NBCUniversal’s upcoming direct-to-consumer streaming service will “monetize viewership better” for parent company Comcast, executives said Wednesday on an earnings conference call.
Keeping NBCU content for their own service, which Brian Roberts and Steve Burke plan to launch in the first half of 2020, is “financially more attractive” for shareholders, the two said several times during a media analyst Q&A.
“We do feel we under-monetize — significantly — on the internet,” Burke explained of his shows’ take in the current ecosystem, which sees them selling wholly owned content to other platforms. “We under-monetize on free platforms and we also under-monetize on SVOD platforms.”
“In terms of content and taking things that are currently licensed elsewhere and moving them to [our] platform, I think it is going to be very positive for us financially, because in effect, we’re going to be a brand new buyer,” Burke said.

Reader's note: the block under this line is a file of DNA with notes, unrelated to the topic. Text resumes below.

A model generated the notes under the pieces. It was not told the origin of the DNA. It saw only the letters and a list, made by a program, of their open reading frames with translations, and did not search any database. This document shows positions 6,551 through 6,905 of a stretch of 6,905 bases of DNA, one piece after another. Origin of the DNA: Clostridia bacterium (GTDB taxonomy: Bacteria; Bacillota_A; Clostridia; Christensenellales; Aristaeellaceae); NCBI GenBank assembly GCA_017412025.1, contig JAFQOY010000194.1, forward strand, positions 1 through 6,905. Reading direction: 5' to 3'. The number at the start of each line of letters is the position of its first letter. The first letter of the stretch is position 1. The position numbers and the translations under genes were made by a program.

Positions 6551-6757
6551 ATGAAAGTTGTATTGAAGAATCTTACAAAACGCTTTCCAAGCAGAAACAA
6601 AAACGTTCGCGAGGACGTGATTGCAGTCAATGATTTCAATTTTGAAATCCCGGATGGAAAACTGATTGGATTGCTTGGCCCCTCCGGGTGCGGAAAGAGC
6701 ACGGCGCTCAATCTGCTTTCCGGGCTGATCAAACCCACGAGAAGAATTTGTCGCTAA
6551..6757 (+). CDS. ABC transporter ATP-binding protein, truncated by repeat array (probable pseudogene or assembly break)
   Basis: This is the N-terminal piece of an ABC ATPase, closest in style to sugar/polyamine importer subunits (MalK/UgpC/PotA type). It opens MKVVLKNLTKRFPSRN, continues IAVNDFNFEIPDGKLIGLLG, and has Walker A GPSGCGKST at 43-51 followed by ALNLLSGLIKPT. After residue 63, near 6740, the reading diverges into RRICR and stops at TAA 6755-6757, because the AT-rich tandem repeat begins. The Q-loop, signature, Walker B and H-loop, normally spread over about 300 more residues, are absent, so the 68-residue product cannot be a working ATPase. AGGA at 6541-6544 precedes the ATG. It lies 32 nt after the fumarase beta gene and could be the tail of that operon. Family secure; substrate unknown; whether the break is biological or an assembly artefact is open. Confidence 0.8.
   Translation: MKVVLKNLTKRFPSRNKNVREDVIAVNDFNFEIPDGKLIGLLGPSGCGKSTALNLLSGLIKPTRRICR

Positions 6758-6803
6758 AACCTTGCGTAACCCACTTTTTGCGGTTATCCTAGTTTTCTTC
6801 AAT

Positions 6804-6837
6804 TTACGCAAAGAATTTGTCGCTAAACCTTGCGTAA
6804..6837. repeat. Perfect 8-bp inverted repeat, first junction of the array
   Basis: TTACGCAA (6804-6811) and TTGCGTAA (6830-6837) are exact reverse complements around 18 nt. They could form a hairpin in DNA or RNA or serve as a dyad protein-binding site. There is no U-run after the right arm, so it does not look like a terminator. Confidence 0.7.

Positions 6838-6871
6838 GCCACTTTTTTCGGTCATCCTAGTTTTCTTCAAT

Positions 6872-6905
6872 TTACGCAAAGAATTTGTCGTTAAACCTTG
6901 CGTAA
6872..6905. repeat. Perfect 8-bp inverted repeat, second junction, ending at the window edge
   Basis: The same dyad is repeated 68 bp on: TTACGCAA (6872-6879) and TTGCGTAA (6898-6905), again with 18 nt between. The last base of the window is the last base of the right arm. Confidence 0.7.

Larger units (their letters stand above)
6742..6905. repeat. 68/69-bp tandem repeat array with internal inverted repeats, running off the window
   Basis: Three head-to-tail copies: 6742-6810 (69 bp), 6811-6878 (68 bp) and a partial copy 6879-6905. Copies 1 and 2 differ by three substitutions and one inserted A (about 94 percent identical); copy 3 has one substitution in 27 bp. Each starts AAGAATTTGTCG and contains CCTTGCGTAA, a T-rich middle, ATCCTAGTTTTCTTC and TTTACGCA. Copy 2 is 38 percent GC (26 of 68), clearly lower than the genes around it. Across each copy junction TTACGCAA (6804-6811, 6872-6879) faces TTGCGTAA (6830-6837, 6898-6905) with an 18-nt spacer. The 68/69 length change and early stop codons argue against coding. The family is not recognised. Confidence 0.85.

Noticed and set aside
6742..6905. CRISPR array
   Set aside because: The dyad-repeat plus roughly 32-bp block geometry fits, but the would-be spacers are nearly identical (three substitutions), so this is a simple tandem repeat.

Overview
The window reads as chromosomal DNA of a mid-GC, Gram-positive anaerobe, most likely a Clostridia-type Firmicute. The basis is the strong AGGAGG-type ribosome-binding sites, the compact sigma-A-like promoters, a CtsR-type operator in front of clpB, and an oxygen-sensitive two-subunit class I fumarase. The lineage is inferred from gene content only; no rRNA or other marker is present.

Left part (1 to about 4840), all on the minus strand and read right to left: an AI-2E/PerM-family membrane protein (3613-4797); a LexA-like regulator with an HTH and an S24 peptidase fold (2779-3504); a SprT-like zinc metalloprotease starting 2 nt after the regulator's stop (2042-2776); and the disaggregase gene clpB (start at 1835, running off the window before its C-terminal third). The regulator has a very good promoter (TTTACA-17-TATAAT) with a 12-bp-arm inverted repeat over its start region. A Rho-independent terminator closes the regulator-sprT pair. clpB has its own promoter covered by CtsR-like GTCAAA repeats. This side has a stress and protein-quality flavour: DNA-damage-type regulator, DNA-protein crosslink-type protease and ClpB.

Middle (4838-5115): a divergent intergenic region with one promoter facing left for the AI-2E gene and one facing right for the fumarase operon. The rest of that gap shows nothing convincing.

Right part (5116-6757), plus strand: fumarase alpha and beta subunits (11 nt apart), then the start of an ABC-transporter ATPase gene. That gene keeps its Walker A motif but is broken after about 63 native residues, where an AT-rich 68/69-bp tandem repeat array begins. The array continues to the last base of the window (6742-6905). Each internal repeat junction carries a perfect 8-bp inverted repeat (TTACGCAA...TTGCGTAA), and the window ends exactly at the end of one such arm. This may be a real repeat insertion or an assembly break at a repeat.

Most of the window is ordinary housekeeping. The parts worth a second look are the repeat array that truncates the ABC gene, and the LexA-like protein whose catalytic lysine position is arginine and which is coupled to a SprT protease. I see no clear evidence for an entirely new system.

So enjoy “The Office” while you have it, competitors. NBCU will still sell to others where appropriate, Burke promised.
In terms of revenue stream, NBCU’s upcoming streaming service will include a “light ad load,” Burke and Roberts said, fulfilling what they see as “huge demand for interactive digital advertising.”
The unnamed service, which will be led by Bonnie Hammer, will offer current and prior seasons of NBCU-owned shows, as well as original programming. It will be available for free to 54 million NBCU pay-cable subscribers, as well as for Sky subscribers in the U.K.
In the U.S., that means the upcoming streaming service will be free of charge for about 80 percent of households. It will be available to the remaining homes for a fee that is “comparable” to others in the SVOD business, the Comcast and NBC brass said.
Read more about the upcoming NBCUniversal streaming play here.